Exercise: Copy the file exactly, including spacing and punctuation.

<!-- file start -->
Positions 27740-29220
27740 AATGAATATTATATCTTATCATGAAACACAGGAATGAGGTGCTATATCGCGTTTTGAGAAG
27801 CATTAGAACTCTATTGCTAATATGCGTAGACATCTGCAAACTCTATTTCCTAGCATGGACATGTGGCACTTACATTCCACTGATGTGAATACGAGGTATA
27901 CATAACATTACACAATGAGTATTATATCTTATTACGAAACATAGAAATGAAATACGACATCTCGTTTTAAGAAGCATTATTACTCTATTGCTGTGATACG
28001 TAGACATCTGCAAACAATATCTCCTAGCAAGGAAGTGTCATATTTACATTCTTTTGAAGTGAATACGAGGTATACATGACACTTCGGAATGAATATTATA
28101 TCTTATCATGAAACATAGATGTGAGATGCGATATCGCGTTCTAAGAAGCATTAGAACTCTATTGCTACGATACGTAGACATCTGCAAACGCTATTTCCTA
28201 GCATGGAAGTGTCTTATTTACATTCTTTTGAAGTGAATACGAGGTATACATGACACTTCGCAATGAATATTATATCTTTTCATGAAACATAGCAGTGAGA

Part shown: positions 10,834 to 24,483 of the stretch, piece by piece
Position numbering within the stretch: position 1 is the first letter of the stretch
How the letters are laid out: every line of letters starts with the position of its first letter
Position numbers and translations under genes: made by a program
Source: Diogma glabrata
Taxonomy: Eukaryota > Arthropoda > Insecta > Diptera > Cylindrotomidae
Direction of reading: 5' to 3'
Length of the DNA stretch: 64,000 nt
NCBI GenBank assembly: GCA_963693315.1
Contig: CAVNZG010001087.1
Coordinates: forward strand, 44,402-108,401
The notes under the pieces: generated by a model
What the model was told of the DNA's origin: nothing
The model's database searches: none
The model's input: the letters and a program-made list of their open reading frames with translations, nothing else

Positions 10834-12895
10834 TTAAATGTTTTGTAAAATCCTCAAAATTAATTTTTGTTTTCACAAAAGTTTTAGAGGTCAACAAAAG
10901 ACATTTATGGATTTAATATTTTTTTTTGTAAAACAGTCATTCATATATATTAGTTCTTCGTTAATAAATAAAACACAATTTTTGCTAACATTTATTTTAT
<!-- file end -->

Positions 27740-29220
27740 AATGAATATTATATCTTATCATGAAACACAGGAATGAGGTGCTATATCGCGTTTTGAGAAG
27801 CATTAGAACTCTATTGCTAATATGCGTAGACATCTGCAAACTCTATTTCCTAGCATGGACATGTGGCACTTACATTCCACTGATGTGAATACGAGGTATA
27901 CATAACATTACACAATGAGTATTATATCTTATTACGAAACATAGAAATGAAATACGACATCTCGTTTTAAGAAGCATTATTACTCTATTGCTGTGATACG
28001 TAGACATCTGCAAACAATATCTCCTAGCAAGGAAGTGTCATATTTACATTCTTTTGAAGTGAATACGAGGTATACATGACACTTCGGAATGAATATTATA
28101 TCTTATCATGAAACATAGATGTGAGATGCGATATCGCGTTCTAAGAAGCATTAGAACTCTATTGCTACGATACGTAGACATCTGCAAACGCTATTTCCTA
28201 GCATGGAAGTGTCTTATTTACATTCTTTTGAAGTGAATACGAGGTATACATGACACTTCGCAATGAATATTATATCTTTTCATGAAACATAGCAGTGAGA

Part shown: positions 10,834 to 24,483 of the stretch, piece by piece
Position numbering within the stretch: position 1 is the first letter of the stretch
How the letters are laid out: every line of letters starts with the position of its first letter
Position numbers and translations under genes: made by a program
Source: Diogma glabrata
Taxonomy: Eukaryota > Arthropoda > Insecta > Diptera > Cylindrotomidae
Direction of reading: 5' to 3'
Length of the DNA stretch: 64,000 nt
NCBI GenBank assembly: GCA_963693315.1
Contig: CAVNZG010001087.1
Coordinates: forward strand, 44,402-108,401
The notes under the pieces: generated by a model
What the model was told of the DNA's origin: nothing
The model's database searches: none
The model's input: the letters and a program-made list of their open reading frames with translations, nothing else

Positions 10834-12895
10834 TTAAATGTTTTGTAAAATCCTCAAAATTAATTTTTGTTTTCACAAAAGTTTTAGAGGTCAACAAAAG
10901 ACATTTATGGATTTAATATTTTTTTTTGTAAAACAGTCATTCATATATATTAGTTCTTCGTTAATAAATAAAACACAATTTTTGCTAACATTTATTTTAT